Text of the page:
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Typical American construction: "I drew my pistol and stopped the intruder from attacking me."

Typical British construction: "I drew my pistol and stopped the intruder attacking me."

Is the latter usage truly considered completely correct in British English, if the intended meaning is exactly the same as in the first sentence above?

To an American reader, the second construction gives the implication that the attack is already occurring, i.e., it's equivalent to saying "I drew my pistol and stopped the intruder who was (already) attacking on me." Not so apparently to a British reader.

Other similar sentences would include:

  • "I hit the brake and stopped the car rolling forward"
  • "The prime minister stopped the vote going forward"

These would seem strange to an American reader but perhaps not to a British reader. But are they truly considered correct in the British context?

Other similar verbs experience the same difference in construction – for example "prevented", etc.

  • For me (BrE) both are perfectly correct and natural but there is a difference in that the first one can only mean that the intruder was stopped before he could attack, whereas the second one could mean either. I disagree with the answer below which says that both sentences can have both meanings in BrE. I can't comment on AmE but would be interested to know whether other AmE speakers think the second sentence can only be used if the attack had already started. – user96060 Jun 22 at 3:58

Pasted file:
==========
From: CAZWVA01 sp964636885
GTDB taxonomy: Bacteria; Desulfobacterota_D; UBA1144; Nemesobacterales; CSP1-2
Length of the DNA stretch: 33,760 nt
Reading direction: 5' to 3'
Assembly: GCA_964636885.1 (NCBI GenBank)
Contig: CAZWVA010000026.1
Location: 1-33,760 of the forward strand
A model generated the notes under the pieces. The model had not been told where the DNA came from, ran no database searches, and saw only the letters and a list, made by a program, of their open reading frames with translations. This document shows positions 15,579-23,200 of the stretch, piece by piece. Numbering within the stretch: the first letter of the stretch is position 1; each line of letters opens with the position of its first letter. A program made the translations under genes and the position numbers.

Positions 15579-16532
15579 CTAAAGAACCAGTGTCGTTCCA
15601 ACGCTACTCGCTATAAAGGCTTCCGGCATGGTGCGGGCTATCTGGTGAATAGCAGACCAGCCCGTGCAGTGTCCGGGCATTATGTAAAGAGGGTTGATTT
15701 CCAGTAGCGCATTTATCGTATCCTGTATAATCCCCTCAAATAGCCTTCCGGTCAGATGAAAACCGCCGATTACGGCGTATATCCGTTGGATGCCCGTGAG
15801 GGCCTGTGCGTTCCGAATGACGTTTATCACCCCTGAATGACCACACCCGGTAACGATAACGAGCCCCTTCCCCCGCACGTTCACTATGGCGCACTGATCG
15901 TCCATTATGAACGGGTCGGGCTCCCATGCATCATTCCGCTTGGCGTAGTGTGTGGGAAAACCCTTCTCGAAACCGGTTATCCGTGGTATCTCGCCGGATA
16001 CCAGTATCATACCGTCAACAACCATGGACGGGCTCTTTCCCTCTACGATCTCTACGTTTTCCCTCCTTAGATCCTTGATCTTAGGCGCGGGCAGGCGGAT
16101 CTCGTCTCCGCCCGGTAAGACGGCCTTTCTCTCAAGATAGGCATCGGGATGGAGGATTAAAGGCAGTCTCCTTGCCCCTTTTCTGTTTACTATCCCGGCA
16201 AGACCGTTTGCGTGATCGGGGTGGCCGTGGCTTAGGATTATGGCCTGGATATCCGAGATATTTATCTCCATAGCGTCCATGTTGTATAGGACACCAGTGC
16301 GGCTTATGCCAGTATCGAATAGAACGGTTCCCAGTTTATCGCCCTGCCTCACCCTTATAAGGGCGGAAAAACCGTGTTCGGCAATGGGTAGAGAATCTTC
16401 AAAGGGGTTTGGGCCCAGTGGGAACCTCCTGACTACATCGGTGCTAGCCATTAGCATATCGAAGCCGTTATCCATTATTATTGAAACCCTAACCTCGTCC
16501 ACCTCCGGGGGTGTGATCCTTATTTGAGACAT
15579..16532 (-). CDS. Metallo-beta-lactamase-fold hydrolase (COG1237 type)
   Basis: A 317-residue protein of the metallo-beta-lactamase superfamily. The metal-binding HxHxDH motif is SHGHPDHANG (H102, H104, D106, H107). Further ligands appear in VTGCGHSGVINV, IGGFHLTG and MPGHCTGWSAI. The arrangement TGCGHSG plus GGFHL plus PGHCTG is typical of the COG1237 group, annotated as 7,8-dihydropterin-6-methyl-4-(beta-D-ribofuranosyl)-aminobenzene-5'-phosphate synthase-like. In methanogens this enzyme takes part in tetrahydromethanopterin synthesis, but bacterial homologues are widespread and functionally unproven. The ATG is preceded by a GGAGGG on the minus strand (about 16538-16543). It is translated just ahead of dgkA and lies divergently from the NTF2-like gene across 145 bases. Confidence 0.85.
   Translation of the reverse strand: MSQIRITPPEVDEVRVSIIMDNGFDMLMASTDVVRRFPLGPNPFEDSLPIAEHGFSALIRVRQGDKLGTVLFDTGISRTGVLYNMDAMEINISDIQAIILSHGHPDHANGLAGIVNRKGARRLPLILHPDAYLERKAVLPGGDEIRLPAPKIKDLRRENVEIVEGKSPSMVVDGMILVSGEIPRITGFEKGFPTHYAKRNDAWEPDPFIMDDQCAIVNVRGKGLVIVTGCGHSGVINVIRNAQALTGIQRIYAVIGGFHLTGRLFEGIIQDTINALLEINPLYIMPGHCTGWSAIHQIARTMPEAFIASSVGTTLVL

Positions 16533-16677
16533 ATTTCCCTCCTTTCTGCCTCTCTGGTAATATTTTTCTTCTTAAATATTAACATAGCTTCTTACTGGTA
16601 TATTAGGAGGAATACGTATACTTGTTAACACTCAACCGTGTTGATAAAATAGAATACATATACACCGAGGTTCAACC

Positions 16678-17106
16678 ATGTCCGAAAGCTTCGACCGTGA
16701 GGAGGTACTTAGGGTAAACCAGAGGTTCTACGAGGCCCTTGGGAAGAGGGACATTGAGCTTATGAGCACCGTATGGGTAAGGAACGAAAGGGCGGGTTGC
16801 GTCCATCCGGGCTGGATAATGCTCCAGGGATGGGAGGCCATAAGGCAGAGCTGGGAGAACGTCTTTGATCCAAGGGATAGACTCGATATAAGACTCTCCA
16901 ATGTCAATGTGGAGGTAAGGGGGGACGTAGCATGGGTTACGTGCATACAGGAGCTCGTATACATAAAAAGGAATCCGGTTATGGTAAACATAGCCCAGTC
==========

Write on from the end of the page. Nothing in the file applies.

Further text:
• The one thing I can say for certain is I'm an American native English speaker and always notice the frequent occurrence of the missing "from" when I listen to the BBC world news! – quiet flyer Jun 22 at 11:37
  • I don't think it's correct to say there is a missing from - AFAIC, if you put it in it would change the meaning. – user96060 Jun 23 at 9:13
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I am a native speaker originally from Britain, now living in the US. I believe the British/American distinction is irrelevant. Both sentences are perfectly valid to my ears, each means the same in the UK as in the USA, but they have the capacity to differ subtly in meaning from each other.

And that difference is exactly what you say. The first could be taken to man that the pistol was used to prevent the attack from even starting. The second allows more for the meaning being that the pistol was used to halt an attack that was already underway.

The difference is not completely compelling — you might hear either one used in either way. But in my experience, the extent to which the difference is perceived is unrelated to whether they are being said in the UK or the USA.

  • The one thing I can say for certain is I'm an American native English speaker and always notice the frequent occurrence of the missing "from" when I listen to the BBC world news! – quiet flyer Jun 22 at 13:42

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